Home Health & Hospice

Who Is Responsible for an ALF Patient's Supplies?

Homecare Insider, June 1, 2009

Homecare agencies have been responsible for supplies under the consolidated billing provision of the Prospective Payment System (PPS) since October 1, 2000.  In spite of the eight years of history, there are still challenges.  Consider this question from a Beacon Institute™ member.
Who should be responsible for supplies for a patient in a senior assisted living facility (ALF)?  We admitted a patient for physical therapy ONLY.  Now we have found out that she has a T-tube (status post-cholecystectomy) and also needs nursing and supplies.  The facility advertises nursing supervision but it does not provide care for anything worse than a Stage I wound.  I don’t believe we should be making nursing visits in a facility and because the case is therapy-only, I don't believe we must provide the supplies.

Before answering this question, there is one we must ask.  How did this agency admit this patient without finding out about her post-operative condition and T-tube?  The start of care comprehensive assessment with OASIS includes questions about a surgical wound.  If the admitting clinician had identified this condition, the agency might have decided not to admit this patient.  However, now that she qualifies for coverage and is a patient, the agency must address her homecare needs.

This director has concerns about providing nursing services to a patient in a facility with nursing supervision.  If this ALF provides 24-hour nursing service rendered or supervised by a registered professional nurse, it would be considered an institution, not a residence, for Medicare purposes.  In that case, a homecare agency cannot provide any services.  However, because the facility does not tend to wounds other than Stage I, it probably doesn’t provide 24-hour nursing care.  Chances are that the nurses on staff monitor blood pressure, administer medications, oversee personal care, and provide nonskilled care and general supervision.  If that’s an accurate description, then this facility can be considered the patient’s residence and the agency can provide homecare services to this patient, which includes therapy, skilled nursing, and nonroutine supplies.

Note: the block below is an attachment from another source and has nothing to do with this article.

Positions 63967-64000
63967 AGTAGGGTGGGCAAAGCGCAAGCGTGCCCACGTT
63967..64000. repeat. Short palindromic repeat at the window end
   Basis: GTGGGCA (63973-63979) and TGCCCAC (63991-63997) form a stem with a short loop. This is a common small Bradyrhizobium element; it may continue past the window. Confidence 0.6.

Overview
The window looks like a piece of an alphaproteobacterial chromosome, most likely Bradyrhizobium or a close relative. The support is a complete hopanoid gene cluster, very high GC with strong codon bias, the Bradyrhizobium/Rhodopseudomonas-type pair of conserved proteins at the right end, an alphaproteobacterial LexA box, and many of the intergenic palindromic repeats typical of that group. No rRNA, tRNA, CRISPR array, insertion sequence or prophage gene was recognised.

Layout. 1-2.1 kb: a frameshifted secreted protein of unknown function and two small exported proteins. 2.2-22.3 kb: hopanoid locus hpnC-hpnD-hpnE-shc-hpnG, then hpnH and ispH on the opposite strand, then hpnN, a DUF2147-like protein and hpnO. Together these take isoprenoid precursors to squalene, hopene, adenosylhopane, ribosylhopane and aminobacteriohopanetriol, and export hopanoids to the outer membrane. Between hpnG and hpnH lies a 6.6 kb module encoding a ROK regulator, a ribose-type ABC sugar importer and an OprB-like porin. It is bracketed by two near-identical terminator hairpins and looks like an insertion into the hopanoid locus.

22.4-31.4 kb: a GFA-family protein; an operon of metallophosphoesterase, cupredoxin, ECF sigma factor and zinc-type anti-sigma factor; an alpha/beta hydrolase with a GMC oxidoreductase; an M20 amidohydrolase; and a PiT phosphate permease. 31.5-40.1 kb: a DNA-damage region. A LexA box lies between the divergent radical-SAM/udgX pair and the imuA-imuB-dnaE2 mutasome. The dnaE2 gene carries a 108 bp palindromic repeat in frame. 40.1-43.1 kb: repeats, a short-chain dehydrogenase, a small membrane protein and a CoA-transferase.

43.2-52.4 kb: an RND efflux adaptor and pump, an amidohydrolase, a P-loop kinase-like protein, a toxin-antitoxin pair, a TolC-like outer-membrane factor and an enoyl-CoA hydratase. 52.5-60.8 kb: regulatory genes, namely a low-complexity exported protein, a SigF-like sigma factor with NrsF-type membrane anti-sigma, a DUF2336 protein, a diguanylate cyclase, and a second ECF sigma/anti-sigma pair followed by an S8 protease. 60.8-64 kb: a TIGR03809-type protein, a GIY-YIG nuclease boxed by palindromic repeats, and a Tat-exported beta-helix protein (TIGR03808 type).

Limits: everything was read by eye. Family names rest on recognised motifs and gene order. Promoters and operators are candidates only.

An interactive CD, “Nonroutine Supplies in the Medicare PPS,” clarifies the provision and reporting of nonroutine supplies in the PPS.  Learn more about this educational program – CLICK HERE.